Chao tom (sugarcane shrimp)2013-09-01
This is my favorite Vietnamese app. Unfortunately, it’s hard to make it here in Stockholm as the availability of sugarcane is not reliable as of yet. There is only one supermarket that carries fresh sugarcane and that’s Oriental supermarket but they don’t carry it regularly. I’d be quite happy to find it in the freezer section or even in a can, but unfortunately, no luck! Of course, one could always substitute lemongrass for the sugarcane but it’s just not the same. I love the taste of the shrimp with the extra sugar from the sugarcane and being able to suck on the cane afterwards when I’ve devoured my shrimp with gusto!
- 1kg shrimp
- 4-5 garlic cloves, finely chopped
- 4 finely chopped shallots
- 1 tablespoon sugar
- 1/2 teaspoon black pepper
- 2 teaspoons fish sauce
- 1 teaspoon salt
- 1 egg
- 1.5 tablespoons cornstarch
- 1 tablespoon vegetable oil
Sprinkle the shrimp with 1 tablespoon of salt. Mix and then rinse thoroughly before draining. Dry the shrimp well with paper towel.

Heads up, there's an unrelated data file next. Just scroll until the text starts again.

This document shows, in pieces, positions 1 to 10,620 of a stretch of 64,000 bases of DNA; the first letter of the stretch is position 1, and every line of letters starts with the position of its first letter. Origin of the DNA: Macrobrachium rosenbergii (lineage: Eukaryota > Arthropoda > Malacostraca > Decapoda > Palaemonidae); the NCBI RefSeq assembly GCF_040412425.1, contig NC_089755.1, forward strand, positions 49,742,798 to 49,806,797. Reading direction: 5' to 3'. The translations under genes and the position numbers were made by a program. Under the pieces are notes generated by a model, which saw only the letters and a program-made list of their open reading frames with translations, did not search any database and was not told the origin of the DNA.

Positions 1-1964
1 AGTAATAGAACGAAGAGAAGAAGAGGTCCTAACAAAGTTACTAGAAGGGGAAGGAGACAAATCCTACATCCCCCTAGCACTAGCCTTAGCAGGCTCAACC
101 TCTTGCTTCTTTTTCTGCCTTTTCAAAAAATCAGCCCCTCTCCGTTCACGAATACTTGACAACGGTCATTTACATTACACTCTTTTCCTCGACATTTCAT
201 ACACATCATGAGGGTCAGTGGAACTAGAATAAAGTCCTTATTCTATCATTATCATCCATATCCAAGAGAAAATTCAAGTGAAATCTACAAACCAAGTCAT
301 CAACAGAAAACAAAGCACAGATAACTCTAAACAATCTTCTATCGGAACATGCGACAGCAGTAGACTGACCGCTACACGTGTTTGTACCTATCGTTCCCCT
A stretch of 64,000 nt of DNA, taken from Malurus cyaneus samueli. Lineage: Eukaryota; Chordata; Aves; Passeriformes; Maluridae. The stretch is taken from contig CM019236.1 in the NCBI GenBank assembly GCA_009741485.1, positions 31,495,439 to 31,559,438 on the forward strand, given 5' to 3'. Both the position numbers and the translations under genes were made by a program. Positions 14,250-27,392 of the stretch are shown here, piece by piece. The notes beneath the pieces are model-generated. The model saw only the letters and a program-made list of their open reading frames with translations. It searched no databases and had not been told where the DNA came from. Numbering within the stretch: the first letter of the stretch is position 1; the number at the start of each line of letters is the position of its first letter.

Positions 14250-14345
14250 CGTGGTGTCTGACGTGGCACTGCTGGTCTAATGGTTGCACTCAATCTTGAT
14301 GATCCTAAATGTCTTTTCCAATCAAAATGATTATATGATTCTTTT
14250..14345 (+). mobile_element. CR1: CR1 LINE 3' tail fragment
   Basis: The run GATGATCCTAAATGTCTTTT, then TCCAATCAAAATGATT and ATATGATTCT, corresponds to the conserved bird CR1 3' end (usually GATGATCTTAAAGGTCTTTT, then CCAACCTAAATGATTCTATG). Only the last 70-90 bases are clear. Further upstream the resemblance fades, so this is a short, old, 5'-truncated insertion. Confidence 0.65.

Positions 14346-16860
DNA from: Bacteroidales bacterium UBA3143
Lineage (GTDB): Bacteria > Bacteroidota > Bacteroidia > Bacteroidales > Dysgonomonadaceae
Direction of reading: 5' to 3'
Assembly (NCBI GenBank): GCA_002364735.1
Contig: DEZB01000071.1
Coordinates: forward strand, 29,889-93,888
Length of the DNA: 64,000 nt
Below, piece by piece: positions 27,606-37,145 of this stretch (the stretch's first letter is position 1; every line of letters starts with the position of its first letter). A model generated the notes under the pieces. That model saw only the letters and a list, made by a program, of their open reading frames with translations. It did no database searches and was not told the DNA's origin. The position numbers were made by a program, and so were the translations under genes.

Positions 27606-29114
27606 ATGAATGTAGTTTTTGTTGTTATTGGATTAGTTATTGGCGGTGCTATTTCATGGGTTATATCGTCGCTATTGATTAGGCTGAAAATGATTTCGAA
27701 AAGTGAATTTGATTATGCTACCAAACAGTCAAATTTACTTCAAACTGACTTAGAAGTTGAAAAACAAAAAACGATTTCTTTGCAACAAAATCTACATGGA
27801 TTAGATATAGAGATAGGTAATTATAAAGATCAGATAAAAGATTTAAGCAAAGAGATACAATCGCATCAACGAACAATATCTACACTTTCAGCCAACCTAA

Combine all the ingredients in a food processor and whiz until the mixture is a coarse paste. Allow the shrimp paste to rest in the fridge for 30 minutes.
Meanwhile, prepare the sugarcane (lemongrass can be used if sugarcane isn't available). Peel the sugarcane and cut the sugarcane into quarters lengthwise.
Remove the shrimp paste from the fridge. Fill a small bowl with warm water.
Wet both hands in the water and place a handful of the shrimp paste in one palm.
Spread the paste evenly into a 1cm thick layer. Place the sugarcane in the middle of the paste. Close the paste around the cane and pinch the ends shut, molding the paste into an oblong ball.
Continue until the paste is used up.
Microwave the shrimp at high power for 2-3 minutes or until cooked in the middle. Remove and allow to cool at room temperature.
Grill, pan fry or deep fry the shrimp canes until golden.
Serve with mint, pickled vegetables, fresh coriander, lettuce and nuoc mam cham* (dipping sauce).